There are many that believe your skin is a real reflection of what might be going on a much deeper level, crucially the health of your gut. Whilst skin health is usually a much more complex and multi factorial issue there is certainly reasons why having a gut that is functioning at its best can also have your skin glowing too!


Gut imbalances mean you might not necessarily be absorbing all of your nutrients – this could be down to imbalances in the microbiome, the trillions of microorganisms that reside in the gut and play an important role in the uptake of nutrients. It may also be the case that your gut could be lacking in stomach acid production and /or digestive enzymes. This can also have a marked impact on how well you are breaking down, absorbing and up-taking nutrients. It therefore becomes a case of not what you are eating but more you are what you absorbing. The best way to check this out its to work with a practitioner that may order a complete blood count and a comprehensive metabolic panel test. A more basic way to check your stomach acid levels is using the Baking Soda. It’s by no means comprehensive but may give you an indication. Simply mix 1/4tsp of baking soda to 4oz of fresh water and drink on waking, before eating or drinking. If you don’t burp at all or take longer than 5 minutes, then you have low stomach acid. The test triggers a chemical reaction when the baking soda mixes with the stomach acid. Stomach acid is carbon dioxide gas so if you have enough you will burp within a very short time.


The second biggest population of our microorganisms outside of the gut reside on our skin and just like antibiotics can be a bit of a problem to the gut so can lots of antibacterial agents on the skin. Essentially, we need to work with and cultivate our own ecosystem, which starts with probiotics in the gut that in turn effect our entire bacterial population. It’s more about nurturing than obliterating. Moreover, changing the environment of the gut to cultivate a more hospitable home for the more beneficial bacteria whilst a not so happy place for the disruptive microorganisms that can affect our skin health. Taking a good probiotic and fermented foods such as sauerkraut, kimchi, kombucha, kefir and plenty of fresh water.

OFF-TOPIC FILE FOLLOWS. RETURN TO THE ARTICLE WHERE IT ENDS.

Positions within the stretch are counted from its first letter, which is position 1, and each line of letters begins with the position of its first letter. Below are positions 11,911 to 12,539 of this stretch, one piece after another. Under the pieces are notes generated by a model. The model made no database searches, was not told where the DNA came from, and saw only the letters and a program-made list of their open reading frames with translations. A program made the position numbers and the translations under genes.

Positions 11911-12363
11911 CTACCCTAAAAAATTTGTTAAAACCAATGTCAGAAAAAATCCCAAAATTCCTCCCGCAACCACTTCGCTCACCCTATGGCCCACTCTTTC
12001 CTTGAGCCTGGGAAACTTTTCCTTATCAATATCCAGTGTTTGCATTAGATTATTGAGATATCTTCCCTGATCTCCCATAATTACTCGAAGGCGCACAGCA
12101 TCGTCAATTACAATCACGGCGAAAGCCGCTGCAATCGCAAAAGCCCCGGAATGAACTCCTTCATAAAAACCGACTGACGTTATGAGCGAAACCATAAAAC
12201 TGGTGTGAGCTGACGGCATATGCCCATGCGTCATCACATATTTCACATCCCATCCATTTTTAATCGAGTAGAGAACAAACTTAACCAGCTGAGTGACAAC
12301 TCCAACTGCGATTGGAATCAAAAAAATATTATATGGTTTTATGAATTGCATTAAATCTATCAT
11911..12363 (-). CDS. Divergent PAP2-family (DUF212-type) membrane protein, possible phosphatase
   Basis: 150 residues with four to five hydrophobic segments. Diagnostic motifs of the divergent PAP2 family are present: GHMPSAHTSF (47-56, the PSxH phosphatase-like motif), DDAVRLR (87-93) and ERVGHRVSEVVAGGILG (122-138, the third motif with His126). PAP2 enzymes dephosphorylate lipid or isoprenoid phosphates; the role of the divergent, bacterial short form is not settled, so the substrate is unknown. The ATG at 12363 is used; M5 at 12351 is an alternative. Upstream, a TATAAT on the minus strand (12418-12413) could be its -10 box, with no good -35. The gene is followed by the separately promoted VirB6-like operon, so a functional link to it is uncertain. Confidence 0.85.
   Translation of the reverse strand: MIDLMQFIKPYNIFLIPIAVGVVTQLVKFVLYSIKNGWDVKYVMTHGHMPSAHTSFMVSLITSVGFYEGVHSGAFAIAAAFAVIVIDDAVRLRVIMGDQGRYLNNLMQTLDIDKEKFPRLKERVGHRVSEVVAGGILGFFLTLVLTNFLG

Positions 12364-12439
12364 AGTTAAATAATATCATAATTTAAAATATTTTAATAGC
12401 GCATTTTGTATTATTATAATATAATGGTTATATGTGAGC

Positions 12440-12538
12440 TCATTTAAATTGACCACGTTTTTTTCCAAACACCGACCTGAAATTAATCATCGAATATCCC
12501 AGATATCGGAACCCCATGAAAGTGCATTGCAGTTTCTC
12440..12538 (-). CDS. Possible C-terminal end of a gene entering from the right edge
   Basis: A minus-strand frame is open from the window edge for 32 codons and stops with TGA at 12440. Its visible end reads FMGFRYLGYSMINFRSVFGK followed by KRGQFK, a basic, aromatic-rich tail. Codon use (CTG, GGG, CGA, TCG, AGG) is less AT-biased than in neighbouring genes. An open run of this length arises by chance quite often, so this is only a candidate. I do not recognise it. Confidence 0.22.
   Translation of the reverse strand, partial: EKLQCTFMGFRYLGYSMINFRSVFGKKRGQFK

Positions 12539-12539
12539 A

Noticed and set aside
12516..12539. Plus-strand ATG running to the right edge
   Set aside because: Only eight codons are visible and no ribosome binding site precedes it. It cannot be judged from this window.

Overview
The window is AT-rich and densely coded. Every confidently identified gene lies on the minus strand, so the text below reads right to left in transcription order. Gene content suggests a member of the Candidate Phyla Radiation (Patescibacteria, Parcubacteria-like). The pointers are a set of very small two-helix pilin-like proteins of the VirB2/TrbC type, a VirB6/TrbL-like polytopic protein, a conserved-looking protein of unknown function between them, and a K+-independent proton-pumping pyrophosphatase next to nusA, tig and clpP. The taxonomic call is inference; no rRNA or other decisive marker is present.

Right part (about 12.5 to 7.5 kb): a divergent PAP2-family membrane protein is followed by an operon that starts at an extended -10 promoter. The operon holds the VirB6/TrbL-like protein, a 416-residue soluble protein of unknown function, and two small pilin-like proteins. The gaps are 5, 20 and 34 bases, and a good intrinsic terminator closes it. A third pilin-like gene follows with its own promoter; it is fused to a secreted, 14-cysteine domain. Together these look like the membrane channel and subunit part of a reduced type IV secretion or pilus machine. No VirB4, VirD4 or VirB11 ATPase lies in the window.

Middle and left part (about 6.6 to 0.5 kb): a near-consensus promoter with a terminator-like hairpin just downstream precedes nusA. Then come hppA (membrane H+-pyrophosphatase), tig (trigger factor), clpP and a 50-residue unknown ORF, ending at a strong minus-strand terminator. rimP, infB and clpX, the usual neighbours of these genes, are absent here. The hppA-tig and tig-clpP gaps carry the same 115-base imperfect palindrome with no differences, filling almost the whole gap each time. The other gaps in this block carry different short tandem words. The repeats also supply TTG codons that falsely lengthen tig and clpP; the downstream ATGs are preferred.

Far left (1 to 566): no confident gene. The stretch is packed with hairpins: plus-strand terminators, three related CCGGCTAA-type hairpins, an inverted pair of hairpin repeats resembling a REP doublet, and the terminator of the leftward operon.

There is research to suggest that conditions like acne are inflammatory in their nature and that this can be due to a more permeable intestinal barrier. In essence substances that should stay in the gut can potentially ‘leak’ into the blood stream and set off a cascade of inflammatory responses that often manifest in the skin. So, in order to help maintain the integrity of the gut barrier it’s important to include plenty of gut nourishing foods such as Vitamin C rich foods such as peppers, broccoli and berries that promote the production of collagen. Also, foods that are rich in vitamin A and Pro vitamin A, beta carotene such as oranges, vegetables like sweet potatoes, carrots, butternut squash and pumpkin. Plus, all of the green leafy varieties such as kale, collard and spinach. It is crucial that you pair these with an oil of some sort as Vitamin A is a fat-soluble Vitamin which you need if you want to absorb and reap the benefits. Good sources of fats are also important for supporting the barrier of the gut so including ones such as coconut milk, can be really beneficial. The other Vitamin that is necessary for maintaining a robust gut and where deficiency can often be linked to skin health is Vitamin D so if you are not getting some sunshine any time soon then it could be wise to supplement throughout the winter months.